Question 1. When would worms work over maggots for chub?
In clear water, small baits such as maggots, casters, worms or bread are relatively inconspicuous and natural-looking to the fish and allow you to use small hooks and light lines. A piece of soft bread flake wrapped around a size 16 or 14 hook is a killer bait.
When the river is well coloured, the fish will often feed by scent and smell. Then, cheesepaste, whole lobworms or halibut pellets and smelly boilies rule the roost. All give off an aroma that chub will home in on. Bait size is unimportant – chub will find it!
Take a well-stocked bait bag and be prepared to change baits if your first choice fails. Switching from a boilie to a worm can trigger a reaction on coloured rivers, as can changing from bread to maggots in clear water.
Question 2. How long should I fish each swim for when roving for chub on the river?
a bite shouldn’t be too long in coming from likely-looking spots so, as a rule, two or three casts should be enough. Don’t be too hasty to reel in, though. A chub can take five minutes checking out the hookbait before finally deciding to take it.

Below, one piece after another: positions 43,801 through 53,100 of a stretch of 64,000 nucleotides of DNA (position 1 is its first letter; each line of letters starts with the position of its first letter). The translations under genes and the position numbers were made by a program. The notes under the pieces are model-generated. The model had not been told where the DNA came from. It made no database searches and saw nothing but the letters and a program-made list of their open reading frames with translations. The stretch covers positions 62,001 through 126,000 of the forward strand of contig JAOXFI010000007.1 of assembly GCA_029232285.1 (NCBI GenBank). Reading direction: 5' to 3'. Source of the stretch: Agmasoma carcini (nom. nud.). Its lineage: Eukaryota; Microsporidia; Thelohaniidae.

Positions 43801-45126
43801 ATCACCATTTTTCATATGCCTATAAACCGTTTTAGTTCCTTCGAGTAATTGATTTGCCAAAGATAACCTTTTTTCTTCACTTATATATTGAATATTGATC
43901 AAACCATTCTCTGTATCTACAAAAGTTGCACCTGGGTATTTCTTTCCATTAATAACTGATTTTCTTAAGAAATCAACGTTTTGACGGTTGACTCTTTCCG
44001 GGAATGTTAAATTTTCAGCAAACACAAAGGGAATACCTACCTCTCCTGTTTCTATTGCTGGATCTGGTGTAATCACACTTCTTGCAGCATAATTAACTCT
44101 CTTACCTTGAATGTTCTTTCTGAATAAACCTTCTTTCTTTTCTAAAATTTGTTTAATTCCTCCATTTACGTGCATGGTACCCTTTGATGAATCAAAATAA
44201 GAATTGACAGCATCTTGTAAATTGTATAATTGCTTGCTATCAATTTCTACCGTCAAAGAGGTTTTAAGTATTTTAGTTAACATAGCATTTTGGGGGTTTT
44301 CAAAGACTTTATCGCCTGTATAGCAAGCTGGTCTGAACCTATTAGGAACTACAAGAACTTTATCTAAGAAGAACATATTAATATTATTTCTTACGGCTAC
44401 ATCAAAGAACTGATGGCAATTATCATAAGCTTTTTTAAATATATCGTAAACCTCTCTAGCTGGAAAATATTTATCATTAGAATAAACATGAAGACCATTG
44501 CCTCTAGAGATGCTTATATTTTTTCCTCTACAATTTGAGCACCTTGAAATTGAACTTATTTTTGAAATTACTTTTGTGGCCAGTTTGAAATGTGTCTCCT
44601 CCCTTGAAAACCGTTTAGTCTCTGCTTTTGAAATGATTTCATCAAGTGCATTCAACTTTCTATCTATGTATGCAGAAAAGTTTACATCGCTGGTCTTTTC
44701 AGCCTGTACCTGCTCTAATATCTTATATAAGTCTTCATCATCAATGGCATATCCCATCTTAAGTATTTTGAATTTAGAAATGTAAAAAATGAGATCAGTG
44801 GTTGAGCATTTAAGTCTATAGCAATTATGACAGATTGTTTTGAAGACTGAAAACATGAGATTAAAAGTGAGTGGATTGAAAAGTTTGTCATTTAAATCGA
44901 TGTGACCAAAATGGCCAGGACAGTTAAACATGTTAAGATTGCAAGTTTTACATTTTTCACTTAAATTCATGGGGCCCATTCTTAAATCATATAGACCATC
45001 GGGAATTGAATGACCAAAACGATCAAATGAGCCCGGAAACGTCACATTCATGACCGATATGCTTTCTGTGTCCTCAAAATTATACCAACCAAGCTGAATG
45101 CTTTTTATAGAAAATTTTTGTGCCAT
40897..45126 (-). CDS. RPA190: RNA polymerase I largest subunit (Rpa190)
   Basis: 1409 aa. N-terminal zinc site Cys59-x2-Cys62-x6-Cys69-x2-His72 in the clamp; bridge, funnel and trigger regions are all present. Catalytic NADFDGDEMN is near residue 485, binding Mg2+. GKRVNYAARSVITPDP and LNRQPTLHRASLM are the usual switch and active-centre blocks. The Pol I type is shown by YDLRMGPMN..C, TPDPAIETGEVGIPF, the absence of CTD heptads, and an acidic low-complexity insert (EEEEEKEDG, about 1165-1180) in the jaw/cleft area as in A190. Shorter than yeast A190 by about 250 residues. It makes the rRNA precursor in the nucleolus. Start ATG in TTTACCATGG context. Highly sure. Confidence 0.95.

If you are using a small feeder to introduce a little bait alongside what’s on the hook, the wait can be longer, as you’ll be trying to build the swim up and encourage more than one fish into the area. Still cast every five minutes but be prepared to devote up to half-an-hour to the swim in this situation.
Question 3. Do lures work for chub?
Lures work well for chub, but pike may turn up so don’t fish too light a line. Work the lure through the swim several times. A plug or small spoon will dive and rise like a small prey fish and predatory chub will chase and engulf it. Twitch the lure to provoke the action.
Cast and work the lure close to overhanging cover or on the edge of creases where chub take up residence, and use a lure that’s bright and easy to see. Lure fishing only works in clear conditions when the chub can see its prey.